Pallbearer frontman Brett Campbell and bassist Joseph D Rowland don’’t just love prog, they love prog – and the further out, the better. When we asked duo to talk us through the heaviest prog albums ever made, they went deep. “Many associate progressive rock with dudes wearing outlandish costumes playing often indulgent, technical songs about obscure fantastical subjects,” says Brett. “Sounds a lot like what a lot of people think metal is, right? There’s some grain of truth to that assessment, but, in both cases, it shows a lack of understanding of the huge variety of styles all grouped under a single label. It’s a surface view of a deep well of music. How similar to one another are, for example, Meshuggah, Neurosis, and Finntroll, really? Not very. Yet, they’re all metal bands.

The Free Jazz Collective Reviews

Source: The Free Jazz Collective.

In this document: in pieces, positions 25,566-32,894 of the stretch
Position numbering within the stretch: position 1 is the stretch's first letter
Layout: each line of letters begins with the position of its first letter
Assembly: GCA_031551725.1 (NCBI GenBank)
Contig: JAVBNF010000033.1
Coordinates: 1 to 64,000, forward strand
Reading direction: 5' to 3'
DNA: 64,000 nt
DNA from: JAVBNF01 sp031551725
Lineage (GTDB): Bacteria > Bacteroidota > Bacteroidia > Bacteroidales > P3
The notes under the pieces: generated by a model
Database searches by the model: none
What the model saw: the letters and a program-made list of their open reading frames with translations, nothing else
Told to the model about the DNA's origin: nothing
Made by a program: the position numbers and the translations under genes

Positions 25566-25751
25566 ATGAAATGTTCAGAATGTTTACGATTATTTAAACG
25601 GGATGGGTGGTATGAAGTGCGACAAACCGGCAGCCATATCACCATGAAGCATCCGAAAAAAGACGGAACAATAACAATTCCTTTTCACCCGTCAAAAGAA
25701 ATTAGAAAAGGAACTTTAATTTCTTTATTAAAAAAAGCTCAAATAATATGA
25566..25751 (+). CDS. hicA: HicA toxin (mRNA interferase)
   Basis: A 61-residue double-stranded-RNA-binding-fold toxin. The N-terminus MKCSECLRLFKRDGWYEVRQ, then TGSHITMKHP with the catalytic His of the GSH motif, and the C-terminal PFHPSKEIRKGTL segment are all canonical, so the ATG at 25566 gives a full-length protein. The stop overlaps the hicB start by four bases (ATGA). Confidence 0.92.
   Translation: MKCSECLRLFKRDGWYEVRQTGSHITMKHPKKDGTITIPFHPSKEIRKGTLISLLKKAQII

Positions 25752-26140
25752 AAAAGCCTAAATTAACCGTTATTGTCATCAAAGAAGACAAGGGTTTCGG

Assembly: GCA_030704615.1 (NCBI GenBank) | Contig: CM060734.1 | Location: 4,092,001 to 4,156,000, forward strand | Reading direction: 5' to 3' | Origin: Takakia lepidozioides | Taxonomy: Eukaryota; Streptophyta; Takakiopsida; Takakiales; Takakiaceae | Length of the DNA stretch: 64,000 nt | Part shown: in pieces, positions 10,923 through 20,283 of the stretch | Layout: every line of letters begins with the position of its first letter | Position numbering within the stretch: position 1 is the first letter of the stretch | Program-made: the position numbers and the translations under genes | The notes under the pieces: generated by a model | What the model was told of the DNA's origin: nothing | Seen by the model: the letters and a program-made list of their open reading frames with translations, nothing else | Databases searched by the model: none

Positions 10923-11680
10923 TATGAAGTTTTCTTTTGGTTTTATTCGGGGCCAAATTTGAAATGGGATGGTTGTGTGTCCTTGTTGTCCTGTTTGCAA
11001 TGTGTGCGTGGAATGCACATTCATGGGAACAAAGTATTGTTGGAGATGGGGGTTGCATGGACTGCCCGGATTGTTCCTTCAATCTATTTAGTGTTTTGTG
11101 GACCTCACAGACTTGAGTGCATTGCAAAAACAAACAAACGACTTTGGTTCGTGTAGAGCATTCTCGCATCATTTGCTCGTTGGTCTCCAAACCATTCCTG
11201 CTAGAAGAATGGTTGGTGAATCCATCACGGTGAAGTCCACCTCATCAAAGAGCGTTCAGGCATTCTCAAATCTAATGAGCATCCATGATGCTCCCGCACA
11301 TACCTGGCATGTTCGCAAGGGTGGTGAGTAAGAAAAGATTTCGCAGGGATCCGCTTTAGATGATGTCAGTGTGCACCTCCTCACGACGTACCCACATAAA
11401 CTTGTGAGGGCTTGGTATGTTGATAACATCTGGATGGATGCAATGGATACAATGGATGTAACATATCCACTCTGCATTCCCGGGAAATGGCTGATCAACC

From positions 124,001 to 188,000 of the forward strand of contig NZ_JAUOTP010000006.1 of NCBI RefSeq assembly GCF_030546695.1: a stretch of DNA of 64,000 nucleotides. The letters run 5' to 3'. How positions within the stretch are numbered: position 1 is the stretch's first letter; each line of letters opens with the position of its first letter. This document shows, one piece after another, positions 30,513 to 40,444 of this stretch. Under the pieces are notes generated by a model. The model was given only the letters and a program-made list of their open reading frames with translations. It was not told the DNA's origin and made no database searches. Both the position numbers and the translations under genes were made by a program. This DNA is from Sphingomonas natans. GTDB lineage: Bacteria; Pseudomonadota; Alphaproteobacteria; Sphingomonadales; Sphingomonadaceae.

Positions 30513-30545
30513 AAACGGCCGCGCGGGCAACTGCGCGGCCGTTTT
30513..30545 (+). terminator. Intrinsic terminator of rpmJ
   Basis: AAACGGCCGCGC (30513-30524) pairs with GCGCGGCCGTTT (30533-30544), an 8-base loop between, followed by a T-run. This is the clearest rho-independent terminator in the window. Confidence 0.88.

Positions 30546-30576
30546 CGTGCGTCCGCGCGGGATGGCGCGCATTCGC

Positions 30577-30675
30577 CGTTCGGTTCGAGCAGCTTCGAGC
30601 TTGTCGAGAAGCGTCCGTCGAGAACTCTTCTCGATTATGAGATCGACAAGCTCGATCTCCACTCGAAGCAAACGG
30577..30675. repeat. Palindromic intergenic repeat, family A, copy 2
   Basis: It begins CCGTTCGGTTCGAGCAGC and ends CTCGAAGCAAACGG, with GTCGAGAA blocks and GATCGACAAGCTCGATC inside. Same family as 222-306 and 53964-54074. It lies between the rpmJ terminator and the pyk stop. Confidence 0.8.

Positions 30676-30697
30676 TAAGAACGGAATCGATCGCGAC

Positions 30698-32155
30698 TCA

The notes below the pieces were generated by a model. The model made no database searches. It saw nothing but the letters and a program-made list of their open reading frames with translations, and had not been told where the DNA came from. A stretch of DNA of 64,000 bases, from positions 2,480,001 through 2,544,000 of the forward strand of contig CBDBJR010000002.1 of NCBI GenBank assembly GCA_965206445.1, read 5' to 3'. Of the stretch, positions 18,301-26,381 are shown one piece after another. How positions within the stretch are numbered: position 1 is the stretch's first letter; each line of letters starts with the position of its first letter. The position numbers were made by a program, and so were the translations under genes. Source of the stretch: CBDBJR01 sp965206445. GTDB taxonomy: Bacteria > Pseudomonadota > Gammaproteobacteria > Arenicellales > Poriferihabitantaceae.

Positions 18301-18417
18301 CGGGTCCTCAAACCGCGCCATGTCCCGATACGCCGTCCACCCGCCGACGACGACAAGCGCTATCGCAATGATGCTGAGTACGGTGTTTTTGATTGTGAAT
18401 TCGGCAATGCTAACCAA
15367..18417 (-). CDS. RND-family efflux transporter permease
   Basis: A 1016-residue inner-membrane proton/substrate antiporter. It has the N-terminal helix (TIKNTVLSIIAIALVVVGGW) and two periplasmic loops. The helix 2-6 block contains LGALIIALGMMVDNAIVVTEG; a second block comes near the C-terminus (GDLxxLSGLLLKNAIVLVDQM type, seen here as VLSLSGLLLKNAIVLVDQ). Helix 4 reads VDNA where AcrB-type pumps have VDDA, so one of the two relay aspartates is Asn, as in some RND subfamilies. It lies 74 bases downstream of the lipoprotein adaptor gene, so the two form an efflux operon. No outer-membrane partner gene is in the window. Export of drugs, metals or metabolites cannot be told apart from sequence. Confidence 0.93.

Two from Lao Dan

RIP Toshinori Kondō 近藤等則 (December 15, 1948 – October 17, 2020)

Luise Volkmann & Didier Matry – Wünsche (Umland, 2019) ****½

Merzbow, Mats Gustafsson, Balasz Pandi – Cuts Open (RareNoise, 2020) *****

William Hooker & Phill Niblock – Flowers Of The Spirit (send+receive festival 2020)

John McCowen – Live At ISSUE Project Room (DAAANG, 2020) ****½

Exotic Sin – Customer’s Copy (Blank Forms Editions, 2020) ****½

Luís Vicente – Maré (Cipsela, 2020) *****

Curt Sydnor – Deep End Shallow (Out of Your Head, 2020) **** ½

Best New Jazz Of October 2020 From Stereogum

Source: Stereogum.

Trumpeter Toshinori Kondo has died at 71. He made his debut on the Japanese avant-garde scene in the early 1970s, working with pianist Yosuke Yamashita, but within a few years had moved to New York and begun working with a range of American and European jazz players and improvisers, including drummer Milford Graves, guitarist Derek Bailey, bassist William Parker, and saxophonist/composer John Zorn, among others. As early as 1979, on his album Fuigo From A Different Dimension, he was one of the few trumpeters to record and perform solo. He was deeply interested in electronics and manipulating the sound of his horn with pedals and effects, moving far beyond anything like a traditional jazz sound and into swirling, hypnotic abstraction.